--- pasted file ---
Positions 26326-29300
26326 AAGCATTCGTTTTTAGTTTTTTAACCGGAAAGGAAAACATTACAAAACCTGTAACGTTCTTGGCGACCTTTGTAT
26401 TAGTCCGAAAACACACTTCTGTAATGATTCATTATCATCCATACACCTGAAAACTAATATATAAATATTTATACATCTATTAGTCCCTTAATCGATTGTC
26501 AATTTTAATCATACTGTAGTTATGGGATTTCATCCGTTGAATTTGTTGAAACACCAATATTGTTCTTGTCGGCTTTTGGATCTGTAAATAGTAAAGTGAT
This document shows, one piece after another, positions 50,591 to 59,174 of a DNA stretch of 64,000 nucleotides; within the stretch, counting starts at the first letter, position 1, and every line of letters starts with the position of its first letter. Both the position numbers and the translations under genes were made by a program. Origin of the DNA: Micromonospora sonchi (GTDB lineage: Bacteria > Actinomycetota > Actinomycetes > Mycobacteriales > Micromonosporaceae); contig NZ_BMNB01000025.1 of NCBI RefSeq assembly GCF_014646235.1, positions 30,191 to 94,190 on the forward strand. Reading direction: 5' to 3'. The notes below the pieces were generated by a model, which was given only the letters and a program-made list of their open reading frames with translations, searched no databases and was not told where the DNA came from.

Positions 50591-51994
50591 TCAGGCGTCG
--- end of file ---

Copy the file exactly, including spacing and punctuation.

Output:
Positions 26326-29300
26326 AAGCATTCGTTTTTAGTTTTTTAACCGGAAAGGAAAACATTACAAAACCTGTAACGTTCTTGGCGACCTTTGTAT
26401 TAGTCCGAAAACACACTTCTGTAATGATTCATTATCATCCATACACCTGAAAACTAATATATAAATATTTATACATCTATTAGTCCCTTAATCGATTGTC
26501 AATTTTAATCATACTGTAGTTATGGGATTTCATCCGTTGAATTTGTTGAAACACCAATATTGTTCTTGTCGGCTTTTGGATCTGTAAATAGTAAAGTGAT
This document shows, one piece after another, positions 50,591 to 59,174 of a DNA stretch of 64,000 nucleotides; within the stretch, counting starts at the first letter, position 1, and every line of letters starts with the position of its first letter. Both the position numbers and the translations under genes were made by a program. Origin of the DNA: Micromonospora sonchi (GTDB lineage: Bacteria > Actinomycetota > Actinomycetes > Mycobacteriales > Micromonosporaceae); contig NZ_BMNB01000025.1 of NCBI RefSeq assembly GCF_014646235.1, positions 30,191 to 94,190 on the forward strand. Reading direction: 5' to 3'. The notes below the pieces were generated by a model, which was given only the letters and a program-made list of their open reading frames with translations, searched no databases and was not told where the DNA came from.

Positions 50591-51994
50591 TCAGGCGTCG